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|Years active||1990 - present|
The Alligators were founded in the later summer of 1990 in Copenhagen by drummer Ole Ballund, bassist Jens Dan and guitarist Morten Kjeldsen ("rockM"), all seasoned musicians with a common passion for the 1950s rock'n'roll and rockabilly. Saxophonist Niels Mathiasen initially joined the group in 1994; however, he did not become a full-time member of the group until 1997.
During their first six months, The Alligators became familiar in the Copenhagen area as performers on the street and in undistinguished bars. Then, in the spring of 1991, a demonstration recording of theirs reached the mainland, with the outcome that they signed an exclusive booking and management contract with the well established CBA agency. From that point, the band grew increasingly successful, and by the end of 1991 The Alligators were considered one of the hardest working rock'n'roll bands in Denmark.
In 1992 they played more than 200 shows, recorded their debut album Rock'n'roll ball, played engagements as the back-up band for The Jordanaires, and toured in the Greek islands. Also in that year, the band formed a productive association with singer and entertainer Mek Pek, following a performance in late February that developed into an all night jam session. By late 1992, they had together formed the band Mek & The Pekabillies.
Much studio work occupied the band in 1993: the recording of Mek & The Pek'a'billies, and of children's songs for the Aah Abe project. Also that year, they made several television appearances, played many concerts, and in November journeyed to the United States, for inspiration. In early 1994, Mek & The Pekabillies, on behalf of all artists involved, accepted the Danish Grammy Award for best album in the category "Songs for children", for the "Aah Abe" project, which to date has sold more than 400,000 copies in Denmark, whose population is 5.5 million.
In the summer of 1994 The Alligators were introduced to American singer Wanda Jackson. During the recording of her album Let's have a party, Jackson was so impressed with the band that she demanded that, when recording and touring Scandinavia, it must be with The Alligators. This resulted in two albums and one annual tour. About the same time, The Alligators met Danish-based, Scottish piano player and singer Stan Urban, which led to several live performances and some recording sessions.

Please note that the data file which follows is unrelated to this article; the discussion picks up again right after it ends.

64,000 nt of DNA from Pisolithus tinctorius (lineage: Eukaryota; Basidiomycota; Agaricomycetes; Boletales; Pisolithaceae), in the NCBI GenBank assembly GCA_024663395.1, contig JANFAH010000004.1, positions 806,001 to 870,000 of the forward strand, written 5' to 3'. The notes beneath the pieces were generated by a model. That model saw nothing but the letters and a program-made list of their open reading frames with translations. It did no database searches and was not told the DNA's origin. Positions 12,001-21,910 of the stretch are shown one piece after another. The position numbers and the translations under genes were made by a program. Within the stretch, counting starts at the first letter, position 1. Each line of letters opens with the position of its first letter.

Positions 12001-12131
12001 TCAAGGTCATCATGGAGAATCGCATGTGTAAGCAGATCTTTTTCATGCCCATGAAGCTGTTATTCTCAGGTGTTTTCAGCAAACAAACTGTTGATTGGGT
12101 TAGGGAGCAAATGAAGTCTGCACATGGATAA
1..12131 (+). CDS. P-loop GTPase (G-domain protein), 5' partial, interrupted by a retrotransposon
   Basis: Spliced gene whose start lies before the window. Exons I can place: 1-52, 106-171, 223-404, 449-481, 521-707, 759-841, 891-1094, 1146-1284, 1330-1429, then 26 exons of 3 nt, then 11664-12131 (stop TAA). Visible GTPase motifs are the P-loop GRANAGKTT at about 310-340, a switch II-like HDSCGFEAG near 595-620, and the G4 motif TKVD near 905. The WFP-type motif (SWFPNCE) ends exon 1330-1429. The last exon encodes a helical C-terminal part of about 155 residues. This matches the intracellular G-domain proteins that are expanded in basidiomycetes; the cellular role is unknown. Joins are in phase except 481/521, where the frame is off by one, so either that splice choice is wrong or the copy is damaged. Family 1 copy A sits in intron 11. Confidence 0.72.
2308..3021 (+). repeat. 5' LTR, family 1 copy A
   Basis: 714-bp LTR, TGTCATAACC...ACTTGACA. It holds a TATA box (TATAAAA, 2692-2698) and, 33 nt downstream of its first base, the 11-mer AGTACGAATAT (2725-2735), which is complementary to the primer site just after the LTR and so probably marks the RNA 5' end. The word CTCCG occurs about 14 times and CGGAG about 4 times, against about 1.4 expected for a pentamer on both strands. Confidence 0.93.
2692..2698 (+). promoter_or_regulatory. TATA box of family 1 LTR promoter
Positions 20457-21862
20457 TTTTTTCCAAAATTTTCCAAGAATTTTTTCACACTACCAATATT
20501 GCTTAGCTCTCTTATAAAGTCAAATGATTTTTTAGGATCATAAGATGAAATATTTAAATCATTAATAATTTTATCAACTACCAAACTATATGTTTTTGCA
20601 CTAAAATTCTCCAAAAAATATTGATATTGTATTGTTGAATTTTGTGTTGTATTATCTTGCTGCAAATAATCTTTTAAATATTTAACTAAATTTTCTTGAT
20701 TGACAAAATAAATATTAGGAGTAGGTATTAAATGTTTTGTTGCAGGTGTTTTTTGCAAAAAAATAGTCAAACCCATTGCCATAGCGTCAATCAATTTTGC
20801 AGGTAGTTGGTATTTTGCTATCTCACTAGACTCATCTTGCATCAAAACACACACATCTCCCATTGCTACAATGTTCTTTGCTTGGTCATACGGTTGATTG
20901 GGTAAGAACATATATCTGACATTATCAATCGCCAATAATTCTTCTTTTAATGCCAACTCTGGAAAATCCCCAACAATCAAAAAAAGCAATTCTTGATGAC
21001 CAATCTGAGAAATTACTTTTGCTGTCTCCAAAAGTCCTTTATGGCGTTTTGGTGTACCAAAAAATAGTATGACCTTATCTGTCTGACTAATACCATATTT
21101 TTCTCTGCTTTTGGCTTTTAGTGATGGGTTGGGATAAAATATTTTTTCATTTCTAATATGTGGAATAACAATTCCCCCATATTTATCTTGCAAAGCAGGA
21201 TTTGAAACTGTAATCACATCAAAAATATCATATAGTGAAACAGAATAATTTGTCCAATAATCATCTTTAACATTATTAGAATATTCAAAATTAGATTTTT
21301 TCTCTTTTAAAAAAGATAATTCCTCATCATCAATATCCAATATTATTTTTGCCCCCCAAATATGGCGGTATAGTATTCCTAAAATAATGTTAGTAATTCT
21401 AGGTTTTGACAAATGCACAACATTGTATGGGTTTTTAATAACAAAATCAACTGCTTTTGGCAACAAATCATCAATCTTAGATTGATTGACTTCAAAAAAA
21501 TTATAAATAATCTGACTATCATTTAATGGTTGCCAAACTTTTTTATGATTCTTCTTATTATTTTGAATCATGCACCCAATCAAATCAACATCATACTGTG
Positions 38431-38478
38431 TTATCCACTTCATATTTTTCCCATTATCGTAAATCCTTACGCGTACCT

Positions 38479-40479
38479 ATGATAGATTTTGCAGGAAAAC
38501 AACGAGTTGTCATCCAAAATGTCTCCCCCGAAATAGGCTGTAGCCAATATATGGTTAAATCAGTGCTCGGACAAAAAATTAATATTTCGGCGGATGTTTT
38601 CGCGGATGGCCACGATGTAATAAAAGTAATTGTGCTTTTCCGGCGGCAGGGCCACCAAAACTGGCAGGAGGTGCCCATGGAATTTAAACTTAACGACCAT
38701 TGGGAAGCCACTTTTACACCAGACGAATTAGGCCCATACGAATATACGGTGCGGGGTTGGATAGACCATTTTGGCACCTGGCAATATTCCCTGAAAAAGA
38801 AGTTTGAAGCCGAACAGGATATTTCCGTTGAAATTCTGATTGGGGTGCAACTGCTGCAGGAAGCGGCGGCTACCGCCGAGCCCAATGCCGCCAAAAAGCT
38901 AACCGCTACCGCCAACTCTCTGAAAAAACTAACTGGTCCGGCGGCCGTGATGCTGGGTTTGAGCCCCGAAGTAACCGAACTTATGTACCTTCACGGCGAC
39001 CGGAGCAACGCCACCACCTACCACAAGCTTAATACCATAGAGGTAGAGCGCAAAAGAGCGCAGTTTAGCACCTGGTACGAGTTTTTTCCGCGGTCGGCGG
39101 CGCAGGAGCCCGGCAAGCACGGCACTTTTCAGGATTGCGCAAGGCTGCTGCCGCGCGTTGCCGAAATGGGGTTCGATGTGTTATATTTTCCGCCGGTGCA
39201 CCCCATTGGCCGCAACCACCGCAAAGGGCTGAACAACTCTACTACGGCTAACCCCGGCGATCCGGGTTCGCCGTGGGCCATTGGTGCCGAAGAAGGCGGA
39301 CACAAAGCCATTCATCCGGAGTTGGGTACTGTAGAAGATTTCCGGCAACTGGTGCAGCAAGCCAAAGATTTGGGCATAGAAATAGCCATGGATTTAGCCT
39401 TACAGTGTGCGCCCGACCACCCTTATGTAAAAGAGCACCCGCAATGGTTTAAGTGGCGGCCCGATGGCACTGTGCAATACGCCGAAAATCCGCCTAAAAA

The spring of 1995 brought more live work, and that summer The Alligators went into the Country Sound Studio to start recording their album The history of rock'n'roll, which included guest performances by a host of rockabilly veterans including Scotty Moore, Wanda Jackson and The Jordanaires.
The recording of The Queen Of Rockabilly, the band's second album with Jackson, took place at the Pek Farm Studio, Ormslev, Denmark, in the early summer of 1996, followed by a minor tour in Denmark.
The band spent most of 1997 touring, including a Wanda Jackson tour of Germany. They also established their own studio and record label that year.
By January 1998 The Alligators ended their contract with CBA agency, and started pre-production work on a new album, this time concentrating on original material. During the same period they increasingly often performed as a quartet, the original trio being augmented with Scandinavia's leading tenor saxophone player, Niels Mathiasen, an old friend from the Pekabilly days.
By 1999, The Alligators were independent artists and very well known in the circles of Scandinavian music. Their first major undertaking of that year was an unprecedented tour of Greenland. This two-week tour of Greenland's west coast was something of a cultural shock, leaving a lasting impression on everybody involved. Transport was by large and small airplanes, helicopters and even dog sled. Summer is the season when motorcycle and hot rod enthusiasts assemble, camp, and party, and The Alligators are often the entertainment at these affairs, ensuring a couple of busy and enjoyable months for them, throughout the nation. In October, they went into the studio to begin recording a new album of original material. After recording some songs, they broke to do more writing, performing and planning. The millennium ended with The Alligators returning to Greenland for a new year's evening concert and celebration at Kangerlussuaq, the former American air base.
As of 2007, The Alligators are still touring.
- Rock'n'Roll Ball (1992)
- Mek & The Pekabillies (1993)
- Randers Rock'n'Roll (1993)
- Aah Abe (with Mek Pek) (1993)
- Pa-Papegoeje (with Mek Pek) (1994)
- Let's Have A Party (with Wanda Jackson) (1995)
- The History Of Rock'n'Roll (1996)
- The Queen Of Rock'a'Billy (with Wanda Jackson) (1996)
- Vildbassen (1994)